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Bill Powelson's School of Drums

PRIVATE DRUM LESSON 6E-M

3/4 WALTZ VARIATIONS

WALTZ:

The Waltz beat is loaded with many innovative and fascinating variations. It contains over 5 quintillion, single measure, variation possibilities. In other words . . . Within every bar of every Waltz tune, there are 5 quintillion optional variations we 'could' play. We rarely scratch the surface. Most Waltz tunes tend to demand the basics only. Waltz has the reputation as being the most boring beat on the planet. It's really a shame too . . . since there are so many interesting permutations of it that have never been used in a song.

I will assume you have already studied the Basic Waltz lesson.

There are at least 5 Quintillion permutation or variation possibilities with the waltz beat. First, it is important to realize that the beat can be categorized in a number of (note value) basic forms.

Can you play each of the basic (note value) forms?

  • 1. Quarter-note Waltz?

  • 2. Eighth-note Waltz?

  • 3. Eighth-triplet Waltz?

  • 4. Shuffle & Swing Waltz?

  • 5. 16th-note Waltz?

(HINT:If you are having trouble, you should visit the BASIC WALTZ BEAT lesson, mentioned above.)

Having said all that, our next step will be to get a jam going in at least one of the (note value) forms. Let's work on Eighth-note Waltz. You will eventually want to gain expertise with simple variations then add snare and bass syncs later on, eventually dropping fills at random intervals. If you are not familiar with these two terms, 'variations' or 'Syncopations', you will need to back up and study those two online lessons. Variations and syncs work essentially the same way in ANY time signature. Get your variations and Syncopations happening with 'Eighth note Rock' first, then it will be easy to get them going in Eight-note Waltz.

I am surprised Eighth note Waltz isn't more commonly used than it is. The rhythmic potential is awesome. This beat structure is almost the same as 8th-note rock except there is one extra count in every repetition. That extra count makes a big difference in the over all feel of the rhythms.

Let's look at some of the possibilities . . .

BASIC EIGHTH-NOTE WALTZ:

Hear it!.

The objective is to begin a jam with this rhythm structure. You may do anything you like with it so long as you don't lose track of the count. It might be best to always play a bass on the count of 'one'. . . or downbeat. The downbeat is the first note in every measure. Repeat the rhythm several times then gradually begin to inject your own variations.

Here are a few examples:

EIGHTH-NOTE WALTZ VARIATION EXAMPLES:

A.

Hear it!

VIDEO: Click here to 'Play', see, and hear this variation of the 8th Waltz beat.

B.

Hear it!

VIDEO: Click here to 'Play', see, and hear this variation of the 8th Waltz beat.

C.

Hear it!

VIDEO: Click here to 'Play', see, and hear this variation of the 8th Waltz beat.

Use your imagination! Create a few of your own patterns, then you can begin to think about adding syncs.

EIGHTH-NOTE WALTZ SYNCOPATION EXAMPLES:

D.

Hear it!

VIDEO: Click here to 'Play', see, and hear this variation of the 8th Waltz beat.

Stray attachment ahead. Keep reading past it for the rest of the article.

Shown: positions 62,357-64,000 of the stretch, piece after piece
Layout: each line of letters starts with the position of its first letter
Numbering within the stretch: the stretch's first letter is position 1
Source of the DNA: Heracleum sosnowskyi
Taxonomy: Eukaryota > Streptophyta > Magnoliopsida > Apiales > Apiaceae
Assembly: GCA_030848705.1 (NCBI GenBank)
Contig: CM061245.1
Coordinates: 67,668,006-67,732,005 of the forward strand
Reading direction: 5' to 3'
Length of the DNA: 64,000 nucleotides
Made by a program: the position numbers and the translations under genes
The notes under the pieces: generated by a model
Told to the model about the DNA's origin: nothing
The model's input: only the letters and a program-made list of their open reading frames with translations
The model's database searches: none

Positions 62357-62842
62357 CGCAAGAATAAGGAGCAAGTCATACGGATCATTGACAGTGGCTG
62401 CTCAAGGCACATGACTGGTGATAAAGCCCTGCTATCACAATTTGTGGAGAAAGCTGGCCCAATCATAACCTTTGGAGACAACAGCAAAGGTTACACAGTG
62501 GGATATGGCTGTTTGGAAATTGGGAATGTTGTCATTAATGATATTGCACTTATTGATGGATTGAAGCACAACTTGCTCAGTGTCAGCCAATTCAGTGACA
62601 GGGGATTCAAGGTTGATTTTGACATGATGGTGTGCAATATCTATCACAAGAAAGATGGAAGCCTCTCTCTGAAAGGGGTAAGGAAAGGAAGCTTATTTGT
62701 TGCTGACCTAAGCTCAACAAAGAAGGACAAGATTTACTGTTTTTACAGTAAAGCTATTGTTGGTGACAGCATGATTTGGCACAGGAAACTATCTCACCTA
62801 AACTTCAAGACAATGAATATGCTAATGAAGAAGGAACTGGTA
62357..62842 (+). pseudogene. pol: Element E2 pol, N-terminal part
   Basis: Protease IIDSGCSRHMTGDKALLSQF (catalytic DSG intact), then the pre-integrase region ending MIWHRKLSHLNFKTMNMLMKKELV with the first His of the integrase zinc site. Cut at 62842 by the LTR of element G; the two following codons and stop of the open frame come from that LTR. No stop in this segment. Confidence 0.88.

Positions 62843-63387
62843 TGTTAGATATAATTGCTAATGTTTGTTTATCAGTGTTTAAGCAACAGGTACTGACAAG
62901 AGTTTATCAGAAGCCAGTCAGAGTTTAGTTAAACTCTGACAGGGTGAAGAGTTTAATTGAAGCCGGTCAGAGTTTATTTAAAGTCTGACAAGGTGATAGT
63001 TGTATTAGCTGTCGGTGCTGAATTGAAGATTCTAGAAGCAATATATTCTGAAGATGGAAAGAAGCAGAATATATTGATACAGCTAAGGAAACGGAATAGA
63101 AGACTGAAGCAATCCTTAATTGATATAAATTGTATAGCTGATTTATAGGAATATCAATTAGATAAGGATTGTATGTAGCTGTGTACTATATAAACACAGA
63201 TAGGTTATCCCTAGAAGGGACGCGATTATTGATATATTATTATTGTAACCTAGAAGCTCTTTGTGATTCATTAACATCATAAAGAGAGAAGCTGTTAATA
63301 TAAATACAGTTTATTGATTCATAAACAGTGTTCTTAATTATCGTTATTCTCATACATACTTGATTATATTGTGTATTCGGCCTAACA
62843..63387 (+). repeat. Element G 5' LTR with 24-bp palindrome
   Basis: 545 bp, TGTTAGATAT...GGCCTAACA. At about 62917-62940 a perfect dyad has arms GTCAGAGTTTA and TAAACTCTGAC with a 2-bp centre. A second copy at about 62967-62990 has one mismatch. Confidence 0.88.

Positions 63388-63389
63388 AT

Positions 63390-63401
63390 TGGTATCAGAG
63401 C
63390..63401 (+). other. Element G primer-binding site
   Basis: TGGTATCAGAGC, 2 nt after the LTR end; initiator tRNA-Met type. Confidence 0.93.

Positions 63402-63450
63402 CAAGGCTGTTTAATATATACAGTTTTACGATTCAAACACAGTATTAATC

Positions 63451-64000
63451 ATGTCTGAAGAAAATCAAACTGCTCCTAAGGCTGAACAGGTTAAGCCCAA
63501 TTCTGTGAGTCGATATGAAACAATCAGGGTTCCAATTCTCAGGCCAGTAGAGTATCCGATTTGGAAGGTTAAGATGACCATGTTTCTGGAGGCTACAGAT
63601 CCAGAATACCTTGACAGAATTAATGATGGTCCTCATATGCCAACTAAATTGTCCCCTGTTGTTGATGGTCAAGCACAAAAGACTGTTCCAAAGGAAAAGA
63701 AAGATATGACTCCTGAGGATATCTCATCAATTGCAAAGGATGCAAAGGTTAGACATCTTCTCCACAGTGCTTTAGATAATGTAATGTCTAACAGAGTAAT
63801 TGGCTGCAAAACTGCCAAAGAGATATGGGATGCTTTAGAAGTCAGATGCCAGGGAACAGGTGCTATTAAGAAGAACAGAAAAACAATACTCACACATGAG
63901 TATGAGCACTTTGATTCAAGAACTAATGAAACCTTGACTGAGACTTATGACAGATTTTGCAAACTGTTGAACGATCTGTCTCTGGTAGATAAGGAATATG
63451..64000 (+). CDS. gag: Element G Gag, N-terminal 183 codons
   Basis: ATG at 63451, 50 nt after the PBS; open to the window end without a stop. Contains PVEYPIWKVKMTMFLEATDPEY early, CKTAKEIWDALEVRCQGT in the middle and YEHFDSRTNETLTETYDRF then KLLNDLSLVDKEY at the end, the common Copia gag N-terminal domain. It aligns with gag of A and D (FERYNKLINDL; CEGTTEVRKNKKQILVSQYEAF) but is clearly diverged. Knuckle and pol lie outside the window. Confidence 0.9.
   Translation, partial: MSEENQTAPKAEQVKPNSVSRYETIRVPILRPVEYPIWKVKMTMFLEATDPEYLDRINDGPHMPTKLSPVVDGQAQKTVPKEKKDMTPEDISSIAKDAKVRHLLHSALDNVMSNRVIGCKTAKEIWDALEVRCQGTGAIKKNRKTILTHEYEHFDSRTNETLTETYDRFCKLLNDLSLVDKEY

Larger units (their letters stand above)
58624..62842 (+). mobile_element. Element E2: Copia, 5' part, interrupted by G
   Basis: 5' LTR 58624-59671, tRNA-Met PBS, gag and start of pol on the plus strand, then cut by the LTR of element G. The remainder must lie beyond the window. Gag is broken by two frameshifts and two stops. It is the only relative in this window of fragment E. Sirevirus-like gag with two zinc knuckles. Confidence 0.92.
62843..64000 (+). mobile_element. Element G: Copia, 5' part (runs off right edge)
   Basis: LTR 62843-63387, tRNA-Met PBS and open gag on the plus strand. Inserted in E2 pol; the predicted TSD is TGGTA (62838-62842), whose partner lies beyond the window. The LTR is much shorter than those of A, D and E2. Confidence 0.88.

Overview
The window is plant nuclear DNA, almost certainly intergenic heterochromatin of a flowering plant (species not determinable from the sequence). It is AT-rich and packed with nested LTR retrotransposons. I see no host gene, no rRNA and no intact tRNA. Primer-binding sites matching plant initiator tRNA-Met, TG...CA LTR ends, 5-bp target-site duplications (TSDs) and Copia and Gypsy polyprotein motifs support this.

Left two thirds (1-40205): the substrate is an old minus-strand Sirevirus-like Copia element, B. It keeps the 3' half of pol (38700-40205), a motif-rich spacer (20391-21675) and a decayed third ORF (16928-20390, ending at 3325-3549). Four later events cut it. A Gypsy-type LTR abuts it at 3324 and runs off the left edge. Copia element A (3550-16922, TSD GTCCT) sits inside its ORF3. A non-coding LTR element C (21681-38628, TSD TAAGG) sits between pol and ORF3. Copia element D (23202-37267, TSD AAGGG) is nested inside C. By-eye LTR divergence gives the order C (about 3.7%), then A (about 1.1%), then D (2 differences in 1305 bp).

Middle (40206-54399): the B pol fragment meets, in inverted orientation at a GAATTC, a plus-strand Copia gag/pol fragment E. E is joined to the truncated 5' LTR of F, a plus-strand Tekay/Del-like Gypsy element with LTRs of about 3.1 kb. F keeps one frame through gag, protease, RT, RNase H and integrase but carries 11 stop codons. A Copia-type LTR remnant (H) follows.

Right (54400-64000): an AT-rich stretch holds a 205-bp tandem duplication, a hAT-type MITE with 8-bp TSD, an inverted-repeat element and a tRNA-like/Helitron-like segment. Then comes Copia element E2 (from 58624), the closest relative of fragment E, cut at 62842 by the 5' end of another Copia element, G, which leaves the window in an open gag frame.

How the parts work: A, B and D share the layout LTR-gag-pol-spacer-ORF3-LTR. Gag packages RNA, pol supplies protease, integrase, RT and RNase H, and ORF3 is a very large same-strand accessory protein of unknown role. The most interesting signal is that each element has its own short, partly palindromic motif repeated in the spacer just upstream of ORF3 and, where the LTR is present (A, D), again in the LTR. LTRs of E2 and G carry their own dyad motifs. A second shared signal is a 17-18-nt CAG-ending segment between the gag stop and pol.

E.

Hear it!

VIDEO: Click here to 'Play', see, and hear this variation of the 8th Waltz beat.

Hear all the Waltz beats played back to back.

Again, use your imagination and create a few of your own ideas!

*** ADDING FILLS ***

Adding fills to the Waltz beat is easy! Stick with 3 group patterns in the beginning. Start your fill on the count of 'one' and play THREE groups of your chosen roll, then return to the hi-hat on 'one' of the next measure. Try 16th singles, doubles, paradiddles, 8th triplets, Rogers ruffs, 8th notes, 16th triplets or any other roll that you might take a fancy to.

VIDEO: Click here to 'Play', see, and hear the 8th Waltz beat with a 16th single stroke fill.

If you are having trouble with rolls, see these two lessons:

1. Rudiments, Rolls & Fills (PART I)

and

2. Rudiments, Rolls & Fills (PART II)

We have only focused on one (note-value) form of Waltz in this lesson but common sense should dictate the rest. Strive to jam comfortably in each of the (note value) forms of Waltz.

  • 1. 16th Waltz: Jam with variations and add fills. Syncs are only used occasionally within this framework. Fills in this structure will resemble the fills that are used in 16th 4/4. You may want to use 16th triplets and 32nd singles, doubles and paradiddles the most often. Stick with three group rolls at first. Start your fill one 'one' and return to the hi-hat and next beat repetition on 'one' of the next measure.

  • 2. Eighth-note triplet Waltz: Jam with variations, syncs and add fills. These fills will resemble the fills you use when playing the 'Blues' beat.

  • 3. Shuffle and Swing Waltz: Variations can get complex! They may require a special lesson later. The fills in this framework are much the same as in Eighth-note Waltz though.

  • 4. Quarter-note Waltz: This is a lame pattern though it relates to Quarter Rock. It could get pretty wild if all the sync possibilities are considered.

*** OTHER WALTZ BEAT FORMS ***

  • 16th triplet Waltz: Variations abound! This is a VERY interesting rhythm. Can you play it? Can you inject fills?
  • 32nd-note Waltz: At the realm of ridiculous! Or . . .is it?
  • What is next?

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I see your soul and your future. Take a look! See for yourself.

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Copyright Bill Powelson 1994 all rights reserved.